Paid leave and minimum wage bills die as House adjourns for the year

Michael Bielawski/TNR

EMPTY HOUSE: A lot of sitting around and waiting — and blaming each other — is what took place at the Statehouse as the 19th week of an 18-week session concluded Friday afternoon.

MONTPELIER — House lawmakers on Friday voted to adjourn the 2019 legislative session and to reconvene in 2020 as they ended the year by failing to pass the top agenda items of the majority party: paid family leave and a $15 minimum wage.

House Speaker Mitzi Johson, D-South Hero, announced shortly after 4 p.m. that there would be no deal between the House and the Senate on the two key bills, putting and end to rumors that the Senate might strike a last-minute compromise that could send the session into a second week of overtime.

The day started in a stalemate, with both chambers blaming the other for the inability to get these bills done and wrap up the legislative session, which had already gone a week beyond schedule.

One of the final proposals was announced on Twitter early Friday afternoon by Lt. Gov. David Zuckerman.

This proposal was to bring the minimum wage up to $12.25 in just two years, and to abandon the aggressive plan of hitting $15.00 an hour by 2025, as proposed earlier in the legislative session.

Regarding the paid leave program, this proposal would have mandated that working Vermonters participate in a 12-week parental leave program and eight-week family leave program. Left optional was a six-week disability program.

The House had originally passed a more comprehensive family leave program which would have required more than $80 million in new mandatory payroll taxes.

The House also passed a version of the minimum wage increase that was tied to economic trends — it was to increase 2.25 times the consumer price index (rate of inflation).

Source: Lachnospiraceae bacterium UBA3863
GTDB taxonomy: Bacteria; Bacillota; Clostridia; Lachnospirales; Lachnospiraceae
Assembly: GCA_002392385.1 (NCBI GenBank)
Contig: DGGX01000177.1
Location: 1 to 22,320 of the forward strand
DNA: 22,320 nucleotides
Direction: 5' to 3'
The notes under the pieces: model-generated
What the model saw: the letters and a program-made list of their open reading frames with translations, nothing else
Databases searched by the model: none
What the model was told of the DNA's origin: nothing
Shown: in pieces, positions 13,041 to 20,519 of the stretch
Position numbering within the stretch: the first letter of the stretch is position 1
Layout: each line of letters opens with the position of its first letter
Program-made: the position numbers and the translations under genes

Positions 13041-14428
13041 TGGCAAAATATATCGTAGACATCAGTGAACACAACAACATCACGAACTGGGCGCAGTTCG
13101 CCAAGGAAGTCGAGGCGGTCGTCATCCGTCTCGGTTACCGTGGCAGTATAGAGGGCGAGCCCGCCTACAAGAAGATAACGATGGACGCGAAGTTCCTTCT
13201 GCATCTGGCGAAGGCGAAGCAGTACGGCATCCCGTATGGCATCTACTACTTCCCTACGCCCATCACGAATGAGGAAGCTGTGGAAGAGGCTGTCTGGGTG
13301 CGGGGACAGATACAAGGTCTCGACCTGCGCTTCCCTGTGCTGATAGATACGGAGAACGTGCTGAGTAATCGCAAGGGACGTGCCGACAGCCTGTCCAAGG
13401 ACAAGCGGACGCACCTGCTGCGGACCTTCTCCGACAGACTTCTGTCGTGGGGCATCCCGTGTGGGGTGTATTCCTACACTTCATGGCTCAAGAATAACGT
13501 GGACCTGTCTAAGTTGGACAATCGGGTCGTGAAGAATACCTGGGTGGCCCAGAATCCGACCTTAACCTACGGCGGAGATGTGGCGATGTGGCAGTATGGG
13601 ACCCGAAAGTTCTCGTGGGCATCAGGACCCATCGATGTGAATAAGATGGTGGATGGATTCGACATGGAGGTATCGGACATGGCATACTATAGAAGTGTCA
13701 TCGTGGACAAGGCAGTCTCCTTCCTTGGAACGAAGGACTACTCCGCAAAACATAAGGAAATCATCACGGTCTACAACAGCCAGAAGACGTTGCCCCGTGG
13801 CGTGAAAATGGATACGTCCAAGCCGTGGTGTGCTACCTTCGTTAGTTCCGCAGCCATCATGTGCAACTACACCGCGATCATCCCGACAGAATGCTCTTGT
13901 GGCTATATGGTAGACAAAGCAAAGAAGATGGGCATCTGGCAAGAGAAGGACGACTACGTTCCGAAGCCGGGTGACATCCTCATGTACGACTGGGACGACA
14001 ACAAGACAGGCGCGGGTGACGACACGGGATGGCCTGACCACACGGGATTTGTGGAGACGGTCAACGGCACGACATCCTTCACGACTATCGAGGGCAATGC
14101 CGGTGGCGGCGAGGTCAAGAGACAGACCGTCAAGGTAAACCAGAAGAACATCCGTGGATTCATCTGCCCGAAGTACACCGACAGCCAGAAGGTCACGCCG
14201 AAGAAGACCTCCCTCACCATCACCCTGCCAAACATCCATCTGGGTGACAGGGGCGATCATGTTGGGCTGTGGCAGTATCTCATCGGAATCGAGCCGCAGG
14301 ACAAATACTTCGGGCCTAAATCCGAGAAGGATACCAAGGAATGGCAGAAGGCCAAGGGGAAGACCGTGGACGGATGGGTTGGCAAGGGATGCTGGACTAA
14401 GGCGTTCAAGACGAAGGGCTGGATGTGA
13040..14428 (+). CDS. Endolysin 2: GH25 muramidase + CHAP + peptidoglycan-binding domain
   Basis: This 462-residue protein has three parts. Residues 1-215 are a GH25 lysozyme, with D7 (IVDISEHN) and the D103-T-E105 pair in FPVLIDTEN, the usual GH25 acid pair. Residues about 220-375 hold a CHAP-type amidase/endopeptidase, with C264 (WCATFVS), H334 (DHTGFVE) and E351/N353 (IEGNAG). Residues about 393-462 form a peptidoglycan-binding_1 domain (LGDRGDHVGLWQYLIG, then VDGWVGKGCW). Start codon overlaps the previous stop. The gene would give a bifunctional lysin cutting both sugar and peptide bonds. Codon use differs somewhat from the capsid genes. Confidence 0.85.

Johnson and Senate President Pro Tem Tim Ashe, P/D-Chittenden, tried to reach an agreement at mid-afternoon, but not long after they realized a deal was not within reach.

With a new Democrat-Progressive supermajority in both chambers, many expected that one or both bills would become law this year. But the margins of passage grew slimmer over the course of the session, and hopes of being able to override an expected veto by Gov. Phil Scott were dashed.

Friday morning, Johnson wrote a letter to Ashe offering last-minute compromise. The letter outlined some of the House concerns about the aggressive two-year timeline to boost the minimum wage to $12.25.

“As I have repeatedly expressed, many House members are concerned about the effects of a steep minimum wage increase on small rural businesses and on the potential loss of services to Vermonters dependent on community agencies funded largely by Medicaid and Medicare,” she wrote. “You have not addressed those concerns in your proposals.”

The Republican leadership accused the majority of attempting to finalize these last two bills behind closed doors without representation from the minority party. House Minority Leader Pattie McCoy, R-Poultney, expressed her frustration in comments to True North.

“We’re here on the 19th week of an 18-week session,” she said Friday morning. “We’re waiting for two bills, the budget bill and the tax and revenue bill, which have been on their wall, and they chose to adjourn [Thursday night] instead of dealing with those and sending them over to us so that we can adjourn [Friday] and go home.

“My understanding is that they are holding all this up because they are striking some kind of deal behind some closed doors about paid family leave and the minimum wage of which we have not been privy to any.”

She said the House was being asked to suspend rules in order to take up the two bills, and she had advised her caucus not to support such a move.